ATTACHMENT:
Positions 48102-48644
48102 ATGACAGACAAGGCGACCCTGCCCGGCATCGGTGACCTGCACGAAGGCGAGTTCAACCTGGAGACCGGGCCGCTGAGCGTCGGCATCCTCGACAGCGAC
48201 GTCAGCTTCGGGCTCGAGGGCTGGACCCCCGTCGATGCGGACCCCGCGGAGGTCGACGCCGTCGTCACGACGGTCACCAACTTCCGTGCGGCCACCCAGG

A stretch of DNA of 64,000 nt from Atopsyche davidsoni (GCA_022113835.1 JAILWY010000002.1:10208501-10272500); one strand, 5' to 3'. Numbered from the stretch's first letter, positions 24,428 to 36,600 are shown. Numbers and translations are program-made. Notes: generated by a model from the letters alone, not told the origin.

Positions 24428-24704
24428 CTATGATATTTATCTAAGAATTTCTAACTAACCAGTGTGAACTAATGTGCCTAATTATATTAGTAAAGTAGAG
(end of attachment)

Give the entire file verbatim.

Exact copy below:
Positions 48102-48644
48102 ATGACAGACAAGGCGACCCTGCCCGGCATCGGTGACCTGCACGAAGGCGAGTTCAACCTGGAGACCGGGCCGCTGAGCGTCGGCATCCTCGACAGCGAC
48201 GTCAGCTTCGGGCTCGAGGGCTGGACCCCCGTCGATGCGGACCCCGCGGAGGTCGACGCCGTCGTCACGACGGTCACCAACTTCCGTGCGGCCACCCAGG

A stretch of DNA of 64,000 nt from Atopsyche davidsoni (GCA_022113835.1 JAILWY010000002.1:10208501-10272500); one strand, 5' to 3'. Numbered from the stretch's first letter, positions 24,428 to 36,600 are shown. Numbers and translations are program-made. Notes: generated by a model from the letters alone, not told the origin.

Positions 24428-24704
24428 CTATGATATTTATCTAAGAATTTCTAACTAACCAGTGTGAACTAATGTGCCTAATTATATTAGTAAAGTAGAG